Some writers have always known they wanted be writers. Others have felt a calling to the profession. I, however, fell into fiction writing literally. After slipping and twisting my ankle my second year at college, I needed to find a class I could get to easily on crutches. It was late in the registration period, and I was left with a choice between only two courses: Descartesian Theory and Creative Writing. I might have been clumsy, but I wasn't stupid. I chose the writing class.
Years later, with two master's degrees in the subject behind me, I found myself at an impasse. I'd finished my first book, a collection of short stories called Destination Known, and was ready to write a novel, but needed funding to make that possible. Uncoordinated or not, I wasn't likely to trip into any mounds of cash on the street. Then a classmate of mine from the Iowa Writers' Workshop told me about a fellowship offered to alumni and suggested I apply. It seemed like I had fallen into some luck without actually having to fall. My decision to apply only started to feel like a misstep once I faced the task of beginning the book. Up until that point, I'd only written short fiction, and the prospect of embarking on a novel, even a portion of one to submit for the fellowship, was daunting. In spite of all my writing experience, I genuinely had no clue where to begin.
I tried hitting up friends for family stories, plumbing my own past, even chatting up strangers, but nothing piqued my interest. One night, while complaining to my mother about the glare from my blank computer screen, I happened to ask if she remembered any striking or odd stories from her youth. She mulled it over for a bit, then told me that she recalled the rumor of a priest who'd been buried in a potter's field, but no one would ever say why. The forbidden quality of the secret surrounding the priest intrigued me. I tried to imagine what he could have done that would prohibit him from being buried in consecrated ground, and that was where the root of the story took hold.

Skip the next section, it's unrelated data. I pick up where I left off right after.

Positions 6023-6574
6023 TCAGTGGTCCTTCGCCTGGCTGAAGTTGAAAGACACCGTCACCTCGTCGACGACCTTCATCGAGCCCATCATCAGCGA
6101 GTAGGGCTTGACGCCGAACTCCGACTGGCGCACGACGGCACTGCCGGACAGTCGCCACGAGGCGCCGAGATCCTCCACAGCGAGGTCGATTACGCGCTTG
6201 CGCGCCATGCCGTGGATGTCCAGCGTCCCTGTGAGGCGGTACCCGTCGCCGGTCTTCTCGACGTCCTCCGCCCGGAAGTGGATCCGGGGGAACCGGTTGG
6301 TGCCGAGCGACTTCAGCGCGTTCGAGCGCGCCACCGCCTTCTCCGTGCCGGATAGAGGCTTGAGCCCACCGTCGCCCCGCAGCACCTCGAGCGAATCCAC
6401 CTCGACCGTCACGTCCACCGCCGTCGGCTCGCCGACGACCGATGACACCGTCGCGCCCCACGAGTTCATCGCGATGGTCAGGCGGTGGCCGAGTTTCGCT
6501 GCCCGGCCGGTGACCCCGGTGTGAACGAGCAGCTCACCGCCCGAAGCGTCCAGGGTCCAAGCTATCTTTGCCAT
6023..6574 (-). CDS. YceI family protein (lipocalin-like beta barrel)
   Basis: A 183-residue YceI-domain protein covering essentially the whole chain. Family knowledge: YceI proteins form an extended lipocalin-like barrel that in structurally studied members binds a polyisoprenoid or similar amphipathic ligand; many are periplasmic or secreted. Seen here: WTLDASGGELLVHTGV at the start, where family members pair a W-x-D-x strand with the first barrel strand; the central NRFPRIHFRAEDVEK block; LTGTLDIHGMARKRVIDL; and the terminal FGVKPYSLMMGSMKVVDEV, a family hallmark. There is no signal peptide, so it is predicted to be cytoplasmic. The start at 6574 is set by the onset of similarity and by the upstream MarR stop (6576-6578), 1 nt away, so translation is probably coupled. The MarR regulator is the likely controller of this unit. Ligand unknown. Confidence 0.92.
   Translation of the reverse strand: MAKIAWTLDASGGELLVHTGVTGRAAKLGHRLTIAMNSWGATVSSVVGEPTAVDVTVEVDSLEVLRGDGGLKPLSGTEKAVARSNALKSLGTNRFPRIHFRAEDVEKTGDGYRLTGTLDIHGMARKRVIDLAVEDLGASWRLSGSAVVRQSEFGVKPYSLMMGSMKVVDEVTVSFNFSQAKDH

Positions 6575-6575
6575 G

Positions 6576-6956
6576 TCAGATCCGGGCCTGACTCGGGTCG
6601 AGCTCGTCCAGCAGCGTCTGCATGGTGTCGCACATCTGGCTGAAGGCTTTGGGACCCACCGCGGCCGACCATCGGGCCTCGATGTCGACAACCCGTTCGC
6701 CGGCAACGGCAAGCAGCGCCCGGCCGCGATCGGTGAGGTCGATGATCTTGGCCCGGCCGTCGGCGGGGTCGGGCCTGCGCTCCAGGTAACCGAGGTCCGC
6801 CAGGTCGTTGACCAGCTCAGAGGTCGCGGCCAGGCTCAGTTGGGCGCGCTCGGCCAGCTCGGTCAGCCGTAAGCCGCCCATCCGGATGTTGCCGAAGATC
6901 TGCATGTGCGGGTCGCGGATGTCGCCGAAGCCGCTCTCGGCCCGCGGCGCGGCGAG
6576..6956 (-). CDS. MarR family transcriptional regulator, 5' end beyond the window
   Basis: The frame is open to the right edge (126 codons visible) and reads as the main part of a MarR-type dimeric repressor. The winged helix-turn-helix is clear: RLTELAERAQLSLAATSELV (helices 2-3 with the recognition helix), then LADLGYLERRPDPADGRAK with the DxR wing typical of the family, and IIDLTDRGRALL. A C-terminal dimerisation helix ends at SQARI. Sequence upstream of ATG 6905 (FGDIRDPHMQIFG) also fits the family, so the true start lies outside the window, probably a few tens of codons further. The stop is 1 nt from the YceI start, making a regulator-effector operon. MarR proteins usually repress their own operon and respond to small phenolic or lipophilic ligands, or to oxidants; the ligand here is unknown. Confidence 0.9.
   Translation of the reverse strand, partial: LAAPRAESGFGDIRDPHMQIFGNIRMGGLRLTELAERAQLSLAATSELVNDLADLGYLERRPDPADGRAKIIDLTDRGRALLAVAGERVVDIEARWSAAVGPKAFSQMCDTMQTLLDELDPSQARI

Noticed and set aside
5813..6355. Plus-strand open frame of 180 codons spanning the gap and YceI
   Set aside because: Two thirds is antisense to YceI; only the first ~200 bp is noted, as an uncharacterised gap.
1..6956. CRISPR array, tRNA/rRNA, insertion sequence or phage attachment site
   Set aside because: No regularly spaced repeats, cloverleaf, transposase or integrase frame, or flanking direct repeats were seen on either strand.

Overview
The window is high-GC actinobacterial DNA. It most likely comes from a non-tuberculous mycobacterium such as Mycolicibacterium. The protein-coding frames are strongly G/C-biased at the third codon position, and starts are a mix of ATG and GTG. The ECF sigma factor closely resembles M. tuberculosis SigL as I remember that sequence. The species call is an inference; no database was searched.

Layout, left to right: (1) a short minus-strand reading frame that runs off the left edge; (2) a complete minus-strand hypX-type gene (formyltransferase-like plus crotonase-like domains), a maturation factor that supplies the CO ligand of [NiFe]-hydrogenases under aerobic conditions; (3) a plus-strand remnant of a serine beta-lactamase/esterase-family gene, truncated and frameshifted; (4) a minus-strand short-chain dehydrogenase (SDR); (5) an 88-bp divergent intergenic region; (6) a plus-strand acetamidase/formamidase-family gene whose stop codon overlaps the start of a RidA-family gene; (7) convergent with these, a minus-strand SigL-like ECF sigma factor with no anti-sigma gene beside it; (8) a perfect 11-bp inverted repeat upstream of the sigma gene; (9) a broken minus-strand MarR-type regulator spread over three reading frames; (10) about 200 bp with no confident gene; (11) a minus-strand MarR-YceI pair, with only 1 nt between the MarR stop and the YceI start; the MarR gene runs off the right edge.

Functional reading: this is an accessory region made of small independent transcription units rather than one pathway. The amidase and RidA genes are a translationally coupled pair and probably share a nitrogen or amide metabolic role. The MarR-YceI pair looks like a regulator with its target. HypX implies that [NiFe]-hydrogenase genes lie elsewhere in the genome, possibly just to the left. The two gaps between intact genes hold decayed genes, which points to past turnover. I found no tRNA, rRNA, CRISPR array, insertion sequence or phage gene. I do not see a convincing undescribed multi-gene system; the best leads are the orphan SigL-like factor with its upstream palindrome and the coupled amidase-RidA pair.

The setting for my novel, The Grave of God's Daughter, is based on the place where my mother was raised. All throughout my childhood, we had made trips to her hometown in Western Pennsylvania, and to a young girl, it was like a foreign land that was just a car ride away. I remembered eavesdropping on people as they spoke in Polish, and attending mass at Saint Joseph's Church, the foundation of which my great-grandmother had actually helped dig. Some of the streets were still cobblestone, and there was an enormous neon cross perched on the mountain on the other side of the river that glowed through the night. I'd grown up hearing the tales my mother told about collecting glass bottles to make change, the strict nuns who were her teachers in school and how she'd never seen a mosquito while growing up because of the chemical plant on the other side of town.
While thinking out the novel, those stories began to blend with my own memories. One in particular was the time I visited my great-uncle's house, where he raised pit bulls. The sound of more than two dozen dogs barking was as frightening for me as a child as it became for the narrator of the novel. Though the fabric of The Grave of God's Daughter has many threads of fact, they are only the framework for a story about the unwavering bond between mother and child. Given the source of the story, the theme couldn't be more apt.
If I had a dime for all of the times I'd heard the phrase "write what you know" in creative writing classes, I might not have needed the fellowship grant, but I also might not have written this book. I couldn't have predicted that when I injured my ankle I would stumble onto a career that I love, nor could I have planned that the inspiration for this novel would be a strange scrap of memory from my mother's childhood, but like any good story, even the one behind the novel has plenty of twists and turns.
Brett Ellen Block's debut novel, The Grave of God's Daughter, explores a young girl's coming-of-age in an isolated small town that is keeping a terrible secret. A graduate of the Iowa Writers' Workshop, Block now lives in Los Angeles.